By Kipp Rix

This is a dish that was served on occasion by a German family that we lived next door when I was a child (and to my crew … yes I can remember that far back!). Several years ago I was eating a meal and it conjured up the fond memories of the unique flavors of this dish of the past. I started working on recreating those flavors, and this recipe is spot on. I know the concept of a dill pickle inside the meat sounds strange, but it is this one item that invokes such a unique flavor, and when cooked the flavor surprisingly enough is not that of pickle. Cuts of meat can include flank steak, round steak or if you really want to kick this up a few notches use rib eye to make miniature versions. All though beef is the usual type of meat, this recipe also works well with venison or elk, no matter what cut of meat you use it must be sliced thin (1/4”) and at least 8” wide by 10” long. The meat rolls can be assembled in advance and stored for a couple of days in the refrigerator. In the past (at home) I have even let the meat marinade in a light German beer for 30 minutes adding another depth of flavor when cooked.



Shopping List (serves 4)

8 thin sliced (1/4”) steaks, at least 6”x 8” in size
8 kosher dill pickle spears
1 onion thin sliced
Course ground spicy mustard (with horseradish optional)
Salt and pepper to taste
16 slices thick cut black peppered bacon
Tying string or toothpicks

6 slices thick cut black pepper bacon (¼” diced)
2 cloves garlic crushed and fine diced
1 package sliced mushrooms
3 cups good quality beef stock
14 oz. can fire roasted diced tomatoes

Cooking Directions

Preheat oven to 230°F

Place the steaks on the counter and season with salt and pepper to taste. Spread about a teaspoon of the mustard on the lower portion of the steak. On top of the mustard place a pickle and some of the sliced onion. Roll the steak working from the stuffing side up to the top. Wrap the rolled steak with two (2) pieces of the bacon and secure with cooking twine or tooth picks to hold everything in place until the meat is done cooking. If you use toothpicks make sure to remove them prior to serving and advise your crew to watch for any possibly missed toothpick.

In a large skillet, cook the Rouladen to brown on all sides, once the meat is browned remove from the heat and hold to the side. For an added depth of flavor I have cooked the Rouladen on the grill to brown instead of pan cooking. In an oven safe pot add the diced bacon, garlic, mushrooms and any remaining sliced onion. Cook this until the bacon is crisp and the onions are translucent. Add the meat to the top of the onion mixture; add the stock to just cover the meat. Add the tomatoes along with their liquid to the pot. Place the covered pot into the oven and cook at 230°F for 1 ½ to 2 hours. Remove the meat from the braising liquid and hold to the side. Place the pot on top of the stove and bring the liquid to a rolling boil and allow the liquid to reduce by ½ to thicken. Return the meat to the pot to rewarm the meat. This dish serves well with mashed potatoes, squash, or German style cabbage.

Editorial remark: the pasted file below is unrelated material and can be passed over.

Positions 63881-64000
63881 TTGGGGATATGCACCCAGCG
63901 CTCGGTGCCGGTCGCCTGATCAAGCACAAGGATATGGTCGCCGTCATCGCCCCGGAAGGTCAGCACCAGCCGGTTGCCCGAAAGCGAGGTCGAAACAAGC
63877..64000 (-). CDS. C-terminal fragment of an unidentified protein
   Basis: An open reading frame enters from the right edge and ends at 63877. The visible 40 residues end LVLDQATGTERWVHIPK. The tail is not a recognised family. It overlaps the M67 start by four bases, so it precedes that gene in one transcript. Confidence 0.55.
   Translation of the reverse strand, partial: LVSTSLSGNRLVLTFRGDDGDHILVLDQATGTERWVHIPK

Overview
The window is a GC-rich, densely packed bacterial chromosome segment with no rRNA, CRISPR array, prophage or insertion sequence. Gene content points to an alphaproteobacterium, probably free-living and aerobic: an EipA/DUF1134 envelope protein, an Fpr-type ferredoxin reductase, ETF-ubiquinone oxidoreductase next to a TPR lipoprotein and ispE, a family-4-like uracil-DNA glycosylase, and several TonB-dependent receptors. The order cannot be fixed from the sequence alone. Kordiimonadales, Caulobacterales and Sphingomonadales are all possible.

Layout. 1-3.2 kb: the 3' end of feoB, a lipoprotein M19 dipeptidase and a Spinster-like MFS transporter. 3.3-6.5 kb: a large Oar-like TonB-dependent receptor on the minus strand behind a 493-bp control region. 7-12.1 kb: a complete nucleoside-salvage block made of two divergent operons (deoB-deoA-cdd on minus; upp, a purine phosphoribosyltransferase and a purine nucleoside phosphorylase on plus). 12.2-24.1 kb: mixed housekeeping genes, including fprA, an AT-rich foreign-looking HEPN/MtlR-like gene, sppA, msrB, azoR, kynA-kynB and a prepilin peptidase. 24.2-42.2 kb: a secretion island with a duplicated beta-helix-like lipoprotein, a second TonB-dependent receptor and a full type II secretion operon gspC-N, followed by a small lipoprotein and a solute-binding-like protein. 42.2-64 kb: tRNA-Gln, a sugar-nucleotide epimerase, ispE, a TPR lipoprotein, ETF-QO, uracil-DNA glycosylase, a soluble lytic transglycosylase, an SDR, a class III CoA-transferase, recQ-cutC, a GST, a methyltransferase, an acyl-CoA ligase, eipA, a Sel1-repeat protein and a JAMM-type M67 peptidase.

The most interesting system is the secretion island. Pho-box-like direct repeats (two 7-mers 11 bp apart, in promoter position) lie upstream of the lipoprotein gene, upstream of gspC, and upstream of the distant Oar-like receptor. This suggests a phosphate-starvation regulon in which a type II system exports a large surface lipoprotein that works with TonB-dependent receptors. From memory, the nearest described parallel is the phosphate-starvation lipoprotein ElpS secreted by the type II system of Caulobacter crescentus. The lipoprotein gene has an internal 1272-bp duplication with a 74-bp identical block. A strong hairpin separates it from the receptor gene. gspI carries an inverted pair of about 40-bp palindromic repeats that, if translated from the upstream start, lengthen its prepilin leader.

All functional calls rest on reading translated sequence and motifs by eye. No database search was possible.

Kipp's Chicken Al Carbon: Flavor-Packed ChickenKipp Rix started cooking at the age of 10. Watching shows like “The Galloping Gourmet” and “Julia Child,” he learned how to combine different ingredients to come up with different meals. Growing up, Kipp had two dreams: to become a chef and later to become a firefighter. Kipp fed his passion for firefighting as a volunteer with Santa Teresa Fire Department, and his cooking remained a passion at home. Fate had another road, and he soon was caught up working in home repair and construction, finally ending up working in Corporate America for Home Base and Home Depot. Along the way fate once again intervened and moved Kipp to Farmington, New Mexico. It was here that Kipp met Capt. Mike Mestas while doing a home inspection. After some discussion Capt. Mestas convinced Kipp that at the age of 47 he should try out for the fire department. August 2006, Kipp started the Fire Academy at San Juan College and 16 weeks later he graduated with the distinction of being the oldest person to ever graduate and go on to become employed by Farmington Fire. Some rookie firefighters might resist the notion that they would be responsible for the shopping and cooking for their fire house; Kipp enjoyed having the chance to cook, trying old and new recipes on the crew.  

A year into his career, Kipp and engineer Steve G. started talking about their love for riding motorcycles and a dream of one day riding historic RT 66. Plans were in motion. Kipp spent the next year compiling his favorite recipes into his cookbook Fire House Cook Book “Farmington Favorites” and planning the RT 66 trip where he and Steve would ride their bikes and visit fire stations along the way, selling the cookbook and helping to Kipp Rixraise funds for a donation to the IAFF Fallen Fire Fighters Foundation. Kipp spent the past year working on recipes for his newest cookbook Fire House Cook Book II “14 Days on RT 66,” released in March 2011.

Kipp has been in the fire service for 17 years, working as a volunteer with both Dona Ana County and currently San Juan County Fire as an Asst. District Chief. Presently he is also a career fire fighter with Farmington Fire Department (5 years). Kipp has published two (2) Fire House Cook Books (Fire House Publications, LLC – and uses a portion of the proceeds to support donations to firefighter’s needs and training fire fighters in the art and skills of Fire Fighter Survival “Getting Out Alive”. In 2010 Kipp became an adjunct instructor with San Juan College in the Fire Science Program, and became a featured chef with Eddie Sell’s

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